Jan. 29, 2013 • Issue 18 • Volume 146 • 8
If life were a track
Chaplain’s Corner Kevin Bourque It’s a quiet Wednesday afternoon. The semester has just begun, and traffic at the Currie Center is beginning to increase. Kneeling down and tying up my shoelaces, I can discern the sound of two older men walking together around the track; they are chatting as they go. Minutes later, I see a middleaged woman. She is walking briskly, her eyes fixed with sharp determination. “What I am doing here?” you may ask. Over the holiday break, I had surgery to repair a hernia and my goal for today is to attempt “light activity”. In this case, “light activity” will be walking for a sustained period of time. As I make my way around the red, cushioned course, my pace is noticeably slow for a man of 34 years old, who from all visual appearances, would seem to be in perfectly good health. I wonder if those around me wonder why I move more like the tortoise than the hare. After all, how could they know that medical advice has forbidden me to lift more than 20lbs, and my meandering pace is the necessary tonic for the prescribed “light activity” that I am
allowed for the first four weeks. I pause for a moment and take a seat to rest; it is time for a break. I am aware of a slight discomfort at the site of the incision. I rest for a while. Around the corner, a man is shuffling his feet and moving at a slow and arduous pace with the aid of a walker, as he quietly makes his way around the track. To some, he is a random, kind face, not unlike many of the seniors you could see here on any given day. We exchange pleasantries and the gentle smile in his eyes reminds me of his kindness. I’m not sure if he remembers who I am. I had heard of his diagnosis and subsequent decline. An unbearably slow process of decline has lowered his posture and mental capacities, but I remember him when he was a pillar in the community, and a strong, vibrant man. My female walking partner recognizes him as well, and she too is moved by the sight of this once-strong man now transformed into something, well, different. She says to me, “Life isn’t very kind sometimes”. I nod in agreement. It is true that at times, a person you see before you is only a dim reflection of what they once were. Other times, it is the opposite. What once was a shadow of a human being has blossomed into the hopeful life of one who is becoming – a resurrection, you might say. In between the two scenarios, you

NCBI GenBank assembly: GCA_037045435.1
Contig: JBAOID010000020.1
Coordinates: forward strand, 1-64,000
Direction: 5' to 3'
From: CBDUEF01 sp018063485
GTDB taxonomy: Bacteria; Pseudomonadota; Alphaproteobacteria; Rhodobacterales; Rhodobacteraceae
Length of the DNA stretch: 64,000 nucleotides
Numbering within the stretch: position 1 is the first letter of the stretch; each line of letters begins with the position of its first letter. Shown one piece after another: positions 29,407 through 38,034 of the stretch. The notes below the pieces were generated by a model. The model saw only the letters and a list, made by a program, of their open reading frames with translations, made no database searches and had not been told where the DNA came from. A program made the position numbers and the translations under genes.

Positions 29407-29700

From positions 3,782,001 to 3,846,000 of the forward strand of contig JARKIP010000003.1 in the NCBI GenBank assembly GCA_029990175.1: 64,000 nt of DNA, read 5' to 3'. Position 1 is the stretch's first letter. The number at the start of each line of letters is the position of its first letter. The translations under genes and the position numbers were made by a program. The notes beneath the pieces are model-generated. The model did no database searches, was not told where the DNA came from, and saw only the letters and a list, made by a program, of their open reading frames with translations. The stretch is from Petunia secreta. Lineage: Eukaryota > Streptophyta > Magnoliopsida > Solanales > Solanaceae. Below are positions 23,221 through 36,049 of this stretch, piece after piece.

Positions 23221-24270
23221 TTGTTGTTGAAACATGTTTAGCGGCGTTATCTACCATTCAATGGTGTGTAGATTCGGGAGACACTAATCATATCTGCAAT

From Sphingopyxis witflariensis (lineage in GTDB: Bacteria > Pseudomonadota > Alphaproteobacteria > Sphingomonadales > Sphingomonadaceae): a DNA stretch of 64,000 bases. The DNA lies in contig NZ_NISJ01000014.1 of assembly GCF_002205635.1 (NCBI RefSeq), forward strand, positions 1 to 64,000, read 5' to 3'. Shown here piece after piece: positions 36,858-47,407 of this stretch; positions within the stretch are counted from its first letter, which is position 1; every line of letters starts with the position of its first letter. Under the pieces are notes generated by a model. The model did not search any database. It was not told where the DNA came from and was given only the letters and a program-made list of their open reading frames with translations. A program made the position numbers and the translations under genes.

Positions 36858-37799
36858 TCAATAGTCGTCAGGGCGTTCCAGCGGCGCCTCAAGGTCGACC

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Michael Lokner / Flickr CC can find every combination imaginable. Each human life is a complex thing, you know. Perhaps this walking track is a lot like life. We are all moving about, often in the same direction, but moving at different speeds. Some are walking slowly because of age or injury, and others, because the slower pace is quite simply more to their liking. Some are racing about because of need or want, and others, yes, because it is their preference. I suspect that if we had a two year-old with us, we would be reminded that a quickened pace can also be quite delightful. I guess the curious thing about walking alongside others is that we
often know very little about the circumstances that brought them to where they are. That person, who looks so strong, may not be strong at all; if they are strong, they may not always have been that way. That person, who seems so weak, may not always have been. They say that beauty is only skin deep; well, appearances are only skin deep too. The depth of the full story of who we are is a tale that is rich, varied, and enigmatic; it is etched in between the wrinkles and lines on our faces, and hidden in the crooks of our knees. It is a tale that few of us have truly come to know about each other, and the rest are mere on-lookers to the fullness of where our feet have treaded.
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Perhaps it is best – no matter how little or how much we know of another’s story – that we offer them the grace to respect the pace at which they move. After all, perhaps it isn’t the pace that is so important, but rather, that they have “shown up” and decided to walk another day. While reflecting on the quality of perseverance and the challenges that each of us face, a friend once said to me: “It’s not a sprint, it’s a marathon; you only lose if you quit”. As always, you can reach me via email (firstname.lastname@example.org), in person (the basement level of the Student Services building), by phone (453-5089) or our blog: Blogs.unb.ca/chaplains-corner/. Peace.
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